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Structures and buildings allowance: What you need to know


Tax advisers need to understand the mechanism of the structures and buildings allowance (SBA) and the associated compliance burden. Reshma Johar explains the key points and pitfalls. 

3rd Feb 2020
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HMRC has now published some detailed guidance on the SBA in its Capital Allowances manual at CA90100 to CA90450.

The SBA can apply to contracts for construction or purchase entered into on or after 29 October 2018, and provides a 2% flat rate relief of cost on a straight-line basis over 50 years. The following conditions apply:

  • The business claimant (individual or company) must have an interest in the land where the structure or building is constructed
  • Must be a qualifying expense on a structure or building used in a qualifying activity
  • Not available for a dwelling house or part of a building used as a dwelling, including furnished holiday lets
  • Applies to extensions and refurbishments of existing premises including preparatory work to the site (excluding altering land)
  • The relief is only claimed when first brought into qualifying use.

The allowance is adjusted where the accounting period is less than a year, and there are no balancing adjustments on sale. It is claimed on the tax return as with other capital allowances.

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Replies (7)

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By Wilson Philips
09th Feb 2020 21:25

Very helpful article - although, can you point to the legislation which says that the CGT base cost is reduced on a disposal.

Thanks (0)
Replying to Wilson Philips:
Lone Wolf
By Lone_Wolf
10th Feb 2020 11:37

Looks like TCGA 1992 s37B is the culprit. Rather than reducing the base cost as the article suggest, the consideration for the disposal is treated as being increased by an amount equal to the amount of SBA that has been claimed. Same effect though.

A strange way to go about it in my mind, specifically allow the cost in s39, only to claw it back with s37B.

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Replying to Wilson Philips:
Lone Wolf
By Lone_Wolf
10th Feb 2020 11:38

Double post

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By Plantworth
25th Feb 2020 16:45

Thanks for the article.

A few thoughts on when purchasing a used building:

1. Unsurprisingly, clauses will be required in purchase agreements requiring the seller to provide:

allowance statement(s),
evidence of expenditure amount
(probably) evidence of contract dates

Without the allowance statement and evidence of expenditure, a purchaser will not be able to claim SBA on the purchase transaction. The evidence of expenditure requirement in particular is likely to prove onerous.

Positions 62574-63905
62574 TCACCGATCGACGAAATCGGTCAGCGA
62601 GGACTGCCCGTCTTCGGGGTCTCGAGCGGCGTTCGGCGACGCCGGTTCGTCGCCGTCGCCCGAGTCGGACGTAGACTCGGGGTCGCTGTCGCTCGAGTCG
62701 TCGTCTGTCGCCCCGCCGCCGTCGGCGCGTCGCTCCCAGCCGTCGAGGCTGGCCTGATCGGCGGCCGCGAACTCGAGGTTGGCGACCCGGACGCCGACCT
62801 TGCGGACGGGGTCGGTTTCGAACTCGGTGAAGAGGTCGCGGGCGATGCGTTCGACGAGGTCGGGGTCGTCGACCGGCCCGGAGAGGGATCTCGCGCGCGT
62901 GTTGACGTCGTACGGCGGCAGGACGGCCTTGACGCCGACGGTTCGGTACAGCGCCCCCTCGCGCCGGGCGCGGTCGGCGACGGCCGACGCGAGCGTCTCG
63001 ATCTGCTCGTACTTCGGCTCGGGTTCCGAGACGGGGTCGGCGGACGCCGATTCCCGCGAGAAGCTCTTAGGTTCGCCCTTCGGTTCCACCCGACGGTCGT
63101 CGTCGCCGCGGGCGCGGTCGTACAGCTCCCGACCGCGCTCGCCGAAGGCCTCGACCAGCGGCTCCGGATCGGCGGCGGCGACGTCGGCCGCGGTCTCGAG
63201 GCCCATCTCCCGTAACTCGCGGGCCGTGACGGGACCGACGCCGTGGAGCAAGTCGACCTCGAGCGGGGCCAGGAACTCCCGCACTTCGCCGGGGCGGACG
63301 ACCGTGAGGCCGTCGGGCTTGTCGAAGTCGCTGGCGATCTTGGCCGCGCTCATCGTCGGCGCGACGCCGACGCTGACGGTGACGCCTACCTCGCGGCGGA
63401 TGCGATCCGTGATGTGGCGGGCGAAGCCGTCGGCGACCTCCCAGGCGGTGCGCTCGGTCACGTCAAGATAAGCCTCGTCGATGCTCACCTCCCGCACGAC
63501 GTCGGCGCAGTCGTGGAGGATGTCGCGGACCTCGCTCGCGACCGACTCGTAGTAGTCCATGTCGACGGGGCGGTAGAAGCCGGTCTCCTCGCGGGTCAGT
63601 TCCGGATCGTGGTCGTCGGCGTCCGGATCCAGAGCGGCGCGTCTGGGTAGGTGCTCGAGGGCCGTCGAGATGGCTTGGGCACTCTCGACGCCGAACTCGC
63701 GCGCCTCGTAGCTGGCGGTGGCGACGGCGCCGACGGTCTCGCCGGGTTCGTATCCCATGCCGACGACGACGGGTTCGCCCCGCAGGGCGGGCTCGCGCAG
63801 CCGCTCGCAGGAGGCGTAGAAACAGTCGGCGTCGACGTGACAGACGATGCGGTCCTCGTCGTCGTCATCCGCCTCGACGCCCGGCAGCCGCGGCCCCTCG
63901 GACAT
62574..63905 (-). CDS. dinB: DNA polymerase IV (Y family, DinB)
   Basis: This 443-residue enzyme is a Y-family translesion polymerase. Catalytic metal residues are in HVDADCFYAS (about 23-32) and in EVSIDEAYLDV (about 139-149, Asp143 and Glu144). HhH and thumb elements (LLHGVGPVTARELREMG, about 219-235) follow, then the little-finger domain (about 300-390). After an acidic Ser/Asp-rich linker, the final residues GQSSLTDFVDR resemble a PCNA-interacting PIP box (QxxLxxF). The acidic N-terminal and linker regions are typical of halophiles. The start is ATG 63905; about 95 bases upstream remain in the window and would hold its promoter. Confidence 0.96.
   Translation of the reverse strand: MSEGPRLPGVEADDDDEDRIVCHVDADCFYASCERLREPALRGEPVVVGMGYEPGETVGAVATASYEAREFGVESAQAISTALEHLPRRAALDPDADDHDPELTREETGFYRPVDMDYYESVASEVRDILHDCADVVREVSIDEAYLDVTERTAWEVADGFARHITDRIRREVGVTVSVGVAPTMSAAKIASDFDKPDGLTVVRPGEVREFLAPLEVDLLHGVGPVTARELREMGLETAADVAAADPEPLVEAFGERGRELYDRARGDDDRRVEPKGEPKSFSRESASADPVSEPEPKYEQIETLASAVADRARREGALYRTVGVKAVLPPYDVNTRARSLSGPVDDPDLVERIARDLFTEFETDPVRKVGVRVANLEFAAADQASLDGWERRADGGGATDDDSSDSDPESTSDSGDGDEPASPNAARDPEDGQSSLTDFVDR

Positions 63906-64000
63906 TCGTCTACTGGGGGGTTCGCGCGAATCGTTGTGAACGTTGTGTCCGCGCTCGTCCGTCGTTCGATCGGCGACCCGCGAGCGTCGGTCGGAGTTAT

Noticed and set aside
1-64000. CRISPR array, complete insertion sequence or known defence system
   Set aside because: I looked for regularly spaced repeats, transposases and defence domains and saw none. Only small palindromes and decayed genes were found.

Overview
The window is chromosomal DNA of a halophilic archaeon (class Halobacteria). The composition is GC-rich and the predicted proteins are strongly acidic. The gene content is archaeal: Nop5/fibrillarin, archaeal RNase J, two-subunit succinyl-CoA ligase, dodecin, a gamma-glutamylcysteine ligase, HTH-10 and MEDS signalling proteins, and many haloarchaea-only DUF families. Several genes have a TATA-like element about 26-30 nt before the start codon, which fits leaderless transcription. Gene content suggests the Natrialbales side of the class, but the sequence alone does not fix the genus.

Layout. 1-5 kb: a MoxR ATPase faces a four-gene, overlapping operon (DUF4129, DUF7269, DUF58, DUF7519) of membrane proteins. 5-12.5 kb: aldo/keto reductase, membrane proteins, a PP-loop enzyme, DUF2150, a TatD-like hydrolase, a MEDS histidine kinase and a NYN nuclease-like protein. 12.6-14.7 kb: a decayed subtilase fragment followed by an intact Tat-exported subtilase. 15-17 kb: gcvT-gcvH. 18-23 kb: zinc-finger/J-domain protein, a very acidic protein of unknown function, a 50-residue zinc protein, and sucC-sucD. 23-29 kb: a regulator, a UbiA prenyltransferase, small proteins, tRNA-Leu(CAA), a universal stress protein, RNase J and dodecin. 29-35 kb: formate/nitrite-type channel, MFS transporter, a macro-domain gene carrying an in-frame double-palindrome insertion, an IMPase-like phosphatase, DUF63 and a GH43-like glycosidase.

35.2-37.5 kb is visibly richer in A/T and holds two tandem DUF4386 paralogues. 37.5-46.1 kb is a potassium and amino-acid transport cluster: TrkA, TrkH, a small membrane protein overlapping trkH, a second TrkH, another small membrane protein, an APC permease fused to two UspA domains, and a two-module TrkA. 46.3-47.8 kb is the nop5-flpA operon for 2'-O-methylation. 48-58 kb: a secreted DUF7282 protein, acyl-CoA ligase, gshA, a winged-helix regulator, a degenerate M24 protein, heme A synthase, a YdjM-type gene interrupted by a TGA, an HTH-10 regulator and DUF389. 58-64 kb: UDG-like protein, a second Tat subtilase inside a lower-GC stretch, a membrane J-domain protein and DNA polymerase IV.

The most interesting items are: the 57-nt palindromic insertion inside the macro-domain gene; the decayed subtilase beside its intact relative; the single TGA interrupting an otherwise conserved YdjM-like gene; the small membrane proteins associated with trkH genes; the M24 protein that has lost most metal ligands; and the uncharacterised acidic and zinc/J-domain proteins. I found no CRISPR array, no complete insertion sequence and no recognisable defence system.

2. Currently, there is no explicit requirement for a claimant to submit an allowance statement with the tax return, in order to claim the SBA. Where an allowance statement is obtained from the seller and it is submitted by the purchaser, there is no time limit from the purchase date by when it must be submitted (unlike a S198 election). An enquiry can be raised on a SBA claim at any time during ownership. By association, this means the source allowance statements created/obtained by the claimant and evidence of expenditures, can be enquired into at any time time during ownership. The enquiry period is effectively open-ended for allowance statements/evidence of expenditures.

This is in stark contrast to a S198 election for fixtures where closure/tax certainty is achieved within a relatively short and certain time frame. In order to claim the allowances on the S198 election amount, it must be submitted with the tax return within 2 years of the purchase date. If no enquiry is raised during the statutory enquiry period, the election is deemed agreed.

3. When purchasing a used building from the developer who constructed it, the SBA amount is the expenditure incurred by the developer.

Purchasing a building that has never been used:

1. No allowance statement required here. However the purchaser will require the original capital construction cost details where the original constructor was a non-developer (S270BC (2) and S270BM).

Interestingly under the equivalent S295 for IBAs, an estimate of the original construction cost was undertaken in the absence of the actual original construction costs. This methodology was usually accepted by HMRC as a means of complying with that section. There was no separate evidence of expenditure requirement as there is now with SBA under S270BM.


1. Under CA Manual note CA90200, where a contract is entered into, HMRC requires that the date of contract and the date the physical works commence, must both occur after 28 October 2018, in order to comply with S270AA (1)(a).

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